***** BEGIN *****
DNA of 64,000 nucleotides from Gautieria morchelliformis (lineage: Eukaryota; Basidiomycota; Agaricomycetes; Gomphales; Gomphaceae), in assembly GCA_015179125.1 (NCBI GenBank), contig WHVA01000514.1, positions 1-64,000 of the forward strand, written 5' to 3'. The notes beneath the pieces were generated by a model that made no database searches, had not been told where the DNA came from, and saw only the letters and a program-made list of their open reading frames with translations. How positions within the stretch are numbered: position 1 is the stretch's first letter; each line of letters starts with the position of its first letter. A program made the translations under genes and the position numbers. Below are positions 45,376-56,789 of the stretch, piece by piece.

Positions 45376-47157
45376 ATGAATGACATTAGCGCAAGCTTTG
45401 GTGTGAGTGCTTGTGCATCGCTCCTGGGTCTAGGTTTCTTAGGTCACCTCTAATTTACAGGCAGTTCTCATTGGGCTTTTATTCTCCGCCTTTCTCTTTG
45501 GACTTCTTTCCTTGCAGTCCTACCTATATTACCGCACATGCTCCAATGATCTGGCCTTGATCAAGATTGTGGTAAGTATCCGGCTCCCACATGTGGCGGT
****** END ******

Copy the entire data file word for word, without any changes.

DNA of 64,000 nucleotides from Gautieria morchelliformis (lineage: Eukaryota; Basidiomycota; Agaricomycetes; Gomphales; Gomphaceae), in assembly GCA_015179125.1 (NCBI GenBank), contig WHVA01000514.1, positions 1-64,000 of the forward strand, written 5' to 3'. The notes beneath the pieces were generated by a model that made no database searches, had not been told where the DNA came from, and saw only the letters and a program-made list of their open reading frames with translations. How positions within the stretch are numbered: position 1 is the stretch's first letter; each line of letters starts with the position of its first letter. A program made the translations under genes and the position numbers. Below are positions 45,376-56,789 of the stretch, piece by piece.

Positions 45376-47157
45376 ATGAATGACATTAGCGCAAGCTTTG
45401 GTGTGAGTGCTTGTGCATCGCTCCTGGGTCTAGGTTTCTTAGGTCACCTCTAATTTACAGGCAGTTCTCATTGGGCTTTTATTCTCCGCCTTTCTCTTTG
45501 GACTTCTTTCCTTGCAGTCCTACCTATATTACCGCACATGCTCCAATGATCTGGCCTTGATCAAGATTGTGGTAAGTATCCGGCTCCCACATGTGGCGGT